Anthrax Attacks and America's Rush to Judgment

By Carl M. Cannon - June 9, 2011

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But Democratic staff members were less inclined than FBI special agents to dismiss the fulminations of the New York Times, and Barbara Hatch Rosenberg's theories found a ready audience among Leahy and Daschle staff members. In June of 2002, Van Harp and three other bureau officials were summoned to the office of Leahy, the chairman of the Senate Judiciary Committee, only to find their meeting turned over to Rosenberg. "For the better part of an hour she presented her views about the letter attacks and the culpability of Hatfill, without ever naming him," Willman writes. "When Harp tried to press Rosenberg for concrete details, Leahy's staff cut him off."

Instead of resisting this political pressure, the FBI knuckled under.

With no evidence against Hatfill -- after all, he was innocent -- the bureau essentially turned the fact-finding mission over to two bloodhounds from California who could supposedly sniff the scent on the anthrax-tainted letters. The dogs were then introduced to Hatfill, who -- not realizing how desperate the FBI had become -- simply petted them. The pooches' animated response, the dog handlers assured the FBI, pointed to Hatfill's guilt.

This junk science, ludicrous on its face, had already been exposed for what it was in several courtrooms in Southern California. There, prosecutors had used the same bloodhounds in criminal trials -- based on the same nebulous description from the handlers about what the dogs could properly ascertain. In one 1999 case, the dog wranglers testified that the bloodhounds "alerted" on a suspect who was charged with -- and later found to be innocent of -- several sexual assaults in Long Beach. Two years earlier, another judge threw out a murder conviction based in part on the bloodhounds' supposed reaction, and called the dog's handler who testified for the prosecution "as biased as any witness that this court has ever seen."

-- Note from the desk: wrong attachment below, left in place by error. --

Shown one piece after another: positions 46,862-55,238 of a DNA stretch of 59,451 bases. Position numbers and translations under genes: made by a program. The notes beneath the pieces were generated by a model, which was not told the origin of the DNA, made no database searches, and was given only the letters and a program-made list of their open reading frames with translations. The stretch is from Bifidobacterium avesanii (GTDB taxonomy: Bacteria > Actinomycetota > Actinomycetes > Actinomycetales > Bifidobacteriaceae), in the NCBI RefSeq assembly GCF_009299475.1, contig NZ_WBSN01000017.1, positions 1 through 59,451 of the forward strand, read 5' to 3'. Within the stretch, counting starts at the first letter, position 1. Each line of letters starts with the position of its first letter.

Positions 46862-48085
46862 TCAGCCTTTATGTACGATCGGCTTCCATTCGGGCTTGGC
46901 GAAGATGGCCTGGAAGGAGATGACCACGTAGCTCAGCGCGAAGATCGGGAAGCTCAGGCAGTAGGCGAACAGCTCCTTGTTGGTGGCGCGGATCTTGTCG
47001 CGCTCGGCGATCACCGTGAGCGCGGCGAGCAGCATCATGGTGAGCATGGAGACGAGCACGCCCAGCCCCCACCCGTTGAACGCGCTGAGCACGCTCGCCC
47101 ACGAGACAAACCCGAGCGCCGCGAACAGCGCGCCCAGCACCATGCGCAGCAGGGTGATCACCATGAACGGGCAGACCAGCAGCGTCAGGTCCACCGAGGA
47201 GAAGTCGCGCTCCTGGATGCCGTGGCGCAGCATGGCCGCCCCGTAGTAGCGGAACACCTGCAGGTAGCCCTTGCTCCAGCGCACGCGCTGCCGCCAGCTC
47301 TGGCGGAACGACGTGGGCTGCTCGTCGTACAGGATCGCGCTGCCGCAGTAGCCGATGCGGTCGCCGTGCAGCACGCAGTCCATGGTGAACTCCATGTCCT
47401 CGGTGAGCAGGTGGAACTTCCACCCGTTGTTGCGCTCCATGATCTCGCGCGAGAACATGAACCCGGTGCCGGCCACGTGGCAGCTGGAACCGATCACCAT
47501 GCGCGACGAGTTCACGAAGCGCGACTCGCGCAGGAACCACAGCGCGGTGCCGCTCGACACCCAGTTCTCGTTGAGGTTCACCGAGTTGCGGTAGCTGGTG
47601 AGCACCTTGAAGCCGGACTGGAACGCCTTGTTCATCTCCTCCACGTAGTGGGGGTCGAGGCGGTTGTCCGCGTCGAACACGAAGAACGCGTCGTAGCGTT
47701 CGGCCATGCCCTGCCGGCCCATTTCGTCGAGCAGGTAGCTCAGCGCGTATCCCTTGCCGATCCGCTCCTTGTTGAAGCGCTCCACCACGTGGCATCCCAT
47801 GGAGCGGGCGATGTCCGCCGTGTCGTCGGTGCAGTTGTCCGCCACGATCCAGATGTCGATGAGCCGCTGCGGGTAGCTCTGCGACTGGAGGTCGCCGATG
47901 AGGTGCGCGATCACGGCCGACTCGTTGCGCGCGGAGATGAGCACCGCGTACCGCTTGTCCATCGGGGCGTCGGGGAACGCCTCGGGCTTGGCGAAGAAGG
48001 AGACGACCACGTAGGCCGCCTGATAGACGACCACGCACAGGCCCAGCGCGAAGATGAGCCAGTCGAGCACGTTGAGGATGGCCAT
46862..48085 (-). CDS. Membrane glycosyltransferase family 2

None of this was secret. The cases unfolded in open court and were covered in the media, including David Willman's newspaper, the Los Angeles Times. Yet ABC News, Newsweek, and, yes, The New York Times all went hard for the bloodhound angle. And on March 31, 2003, FBI Director Robert Mueller and Richard Lambert, the man Mueller picked to replace Van Harp as the head of the Amerithrax investigation, assured Attorney General John Ashcroft that the bloodhounds that had "associated" Hatfill with the anthrax letters had "extensive track records." Mueller had made some of the same representations to President Bush in August 2002.

President Obama has recently asked Mueller to stay on the job past the legal term limit of 10 years. Proceeding this way will take special legislation, but it will avoid a Senate confirmation fight. This is too bad. I wouldn't expect Patrick Leahy, who still chairs Senate Judiciary, to ask tough questions of Mueller about the Amerithrax investigation, but surely someone on that committee would be so inclined.


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Carl M. Cannon is the Washington Bureau Chief for RealClearPolitics. Reach him on Twitter @CarlCannon.

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